Tuesday, July 24, 2007

If I'm not a partner, what am I? Principal? Owner? Shareholder? Or Fungible Billing Unit?

I know, I know, I know: law, especially BigLaw, is becoming a business more and more each day than a profession. Tom Collins at morepartnerincome had a very interesting post on law firm partnerships today.

Citing a post from the from the always-interesting Carolyn Elefant and an article by Janet Ellen Raasch, Tom contends, "The truth is law firms have traditionally not recognized “ownership” shares in a law firm the same way ownership shares have been viewed in the commercial world. Even given that tradition, something new is going on. Things are changing. A transition is underway."

On the other hand, you have people like Thomas Grella, a MidLaw managing partner and chair of the ABA Law Practice Management Section. Cited in Janet's articled, Grella, "Some see these changes as positive and leading to a stronger business model for law firms. Others see them as negative and driving away valuable talent. "Many of my current partners previously worked at big firms in big cities," says Grella. "They made the move to our firm not for money, but for values."

Tom Collins might well be right, but that does not mean I have to love the idea. I'll take Tom Grella's business model any day, regardless of the income drop. I became a lawyer because I like helping and advising people and being collegial with others in a so-called "learned profession". I did not become a lawyer for the purpose of being a fungible billing unit. While that might be somewhat naive -- especially at the associate level -- I think it is or should be a realistic goal at the partner level. Work-life balance, mentioned by both Carolyn and Janet, is as important to me as it is to younger attorneys -- nor is it gender-exclusive. And that's why I have the time to write today; otherwise, I'd be billing already.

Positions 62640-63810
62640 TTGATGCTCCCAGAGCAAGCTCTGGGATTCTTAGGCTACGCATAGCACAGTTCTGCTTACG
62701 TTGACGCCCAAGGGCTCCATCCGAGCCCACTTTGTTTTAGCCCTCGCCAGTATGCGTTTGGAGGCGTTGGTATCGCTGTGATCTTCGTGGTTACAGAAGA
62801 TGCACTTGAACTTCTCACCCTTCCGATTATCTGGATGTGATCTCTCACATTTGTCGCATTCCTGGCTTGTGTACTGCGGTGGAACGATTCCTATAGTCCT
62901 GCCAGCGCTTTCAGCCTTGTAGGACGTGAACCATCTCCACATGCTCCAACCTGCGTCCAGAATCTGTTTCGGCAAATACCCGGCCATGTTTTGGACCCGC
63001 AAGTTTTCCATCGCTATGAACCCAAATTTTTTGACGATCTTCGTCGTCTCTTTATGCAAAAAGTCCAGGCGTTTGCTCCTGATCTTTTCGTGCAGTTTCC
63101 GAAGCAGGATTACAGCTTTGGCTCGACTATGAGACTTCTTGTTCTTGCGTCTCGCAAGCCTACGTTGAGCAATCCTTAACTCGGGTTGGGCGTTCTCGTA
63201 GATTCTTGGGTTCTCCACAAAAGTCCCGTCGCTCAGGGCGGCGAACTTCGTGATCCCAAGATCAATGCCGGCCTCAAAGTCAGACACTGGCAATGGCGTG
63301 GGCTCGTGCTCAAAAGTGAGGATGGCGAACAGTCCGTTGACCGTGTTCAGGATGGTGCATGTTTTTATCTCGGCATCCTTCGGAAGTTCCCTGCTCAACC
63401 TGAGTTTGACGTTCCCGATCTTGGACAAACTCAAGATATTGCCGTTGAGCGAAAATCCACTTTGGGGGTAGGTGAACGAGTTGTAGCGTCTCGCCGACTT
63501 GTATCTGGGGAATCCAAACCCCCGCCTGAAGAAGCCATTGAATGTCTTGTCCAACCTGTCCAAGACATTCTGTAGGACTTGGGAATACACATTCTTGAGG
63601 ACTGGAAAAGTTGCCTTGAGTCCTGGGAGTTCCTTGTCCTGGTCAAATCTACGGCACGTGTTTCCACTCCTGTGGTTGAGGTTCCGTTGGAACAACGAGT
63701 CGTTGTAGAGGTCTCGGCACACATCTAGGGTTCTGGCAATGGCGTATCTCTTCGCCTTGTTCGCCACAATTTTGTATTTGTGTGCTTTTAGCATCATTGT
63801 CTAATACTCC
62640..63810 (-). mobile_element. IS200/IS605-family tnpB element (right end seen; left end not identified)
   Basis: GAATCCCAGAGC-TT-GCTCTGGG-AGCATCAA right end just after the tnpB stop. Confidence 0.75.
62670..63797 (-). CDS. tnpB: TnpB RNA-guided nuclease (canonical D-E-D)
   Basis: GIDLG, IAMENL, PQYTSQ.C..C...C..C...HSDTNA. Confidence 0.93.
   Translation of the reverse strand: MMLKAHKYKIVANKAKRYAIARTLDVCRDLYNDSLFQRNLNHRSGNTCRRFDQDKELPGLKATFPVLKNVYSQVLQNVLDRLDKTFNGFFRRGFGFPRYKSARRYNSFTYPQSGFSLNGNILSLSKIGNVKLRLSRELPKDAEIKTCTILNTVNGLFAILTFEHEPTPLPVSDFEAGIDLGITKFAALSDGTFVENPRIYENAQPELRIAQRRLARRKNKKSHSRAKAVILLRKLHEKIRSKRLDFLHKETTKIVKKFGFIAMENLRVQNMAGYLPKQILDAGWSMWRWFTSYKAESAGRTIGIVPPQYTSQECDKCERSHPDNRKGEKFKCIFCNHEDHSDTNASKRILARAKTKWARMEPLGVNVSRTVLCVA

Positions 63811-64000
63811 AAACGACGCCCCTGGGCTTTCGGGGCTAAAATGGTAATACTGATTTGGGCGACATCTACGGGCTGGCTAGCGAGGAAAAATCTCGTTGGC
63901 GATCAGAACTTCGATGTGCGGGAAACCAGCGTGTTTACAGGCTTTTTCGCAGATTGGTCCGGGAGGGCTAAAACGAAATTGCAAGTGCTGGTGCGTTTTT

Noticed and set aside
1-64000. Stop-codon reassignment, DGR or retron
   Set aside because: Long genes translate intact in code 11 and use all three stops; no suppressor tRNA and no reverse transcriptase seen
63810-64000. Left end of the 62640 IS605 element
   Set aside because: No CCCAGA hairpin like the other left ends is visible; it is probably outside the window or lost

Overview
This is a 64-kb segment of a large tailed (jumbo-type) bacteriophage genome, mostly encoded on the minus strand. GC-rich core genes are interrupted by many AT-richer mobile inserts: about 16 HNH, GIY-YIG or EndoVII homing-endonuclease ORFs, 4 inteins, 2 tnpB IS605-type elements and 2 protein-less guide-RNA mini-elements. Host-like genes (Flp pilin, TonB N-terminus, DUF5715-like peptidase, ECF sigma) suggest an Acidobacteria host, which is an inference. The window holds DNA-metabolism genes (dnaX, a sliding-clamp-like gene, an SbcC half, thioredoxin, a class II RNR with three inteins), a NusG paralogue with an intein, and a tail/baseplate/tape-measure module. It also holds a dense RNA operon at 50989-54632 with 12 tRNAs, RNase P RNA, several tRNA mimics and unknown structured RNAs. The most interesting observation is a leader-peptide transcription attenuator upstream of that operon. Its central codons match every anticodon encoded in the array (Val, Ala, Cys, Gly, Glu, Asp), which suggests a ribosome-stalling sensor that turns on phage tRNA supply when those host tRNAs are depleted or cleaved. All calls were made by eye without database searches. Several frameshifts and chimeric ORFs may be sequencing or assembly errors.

My take? If you are at a firm that has or plans to adopt a model of fungible partners, de-equitization, lengthier partnership tracks and the like, then please consider dropping the title of partner. Shareholder is probably a more appropriate term. Leave the word "partner" to those of us who actually intend to be partners in the true sense of the word.

7/25/07 UPDATE: Bruce MacEwen made an impassioned please today at Adam Smith, Esq.
that I had to share. According to Bruce, "This is equal parts an economic question and one of simple humanity. Our firms will not be competitively robust, and places of intellectually creative ferment for clients, if they are shackled to interminable payment streams for services already rendered. At the same time, senior partners are the embodiment of how we achieved our status today. "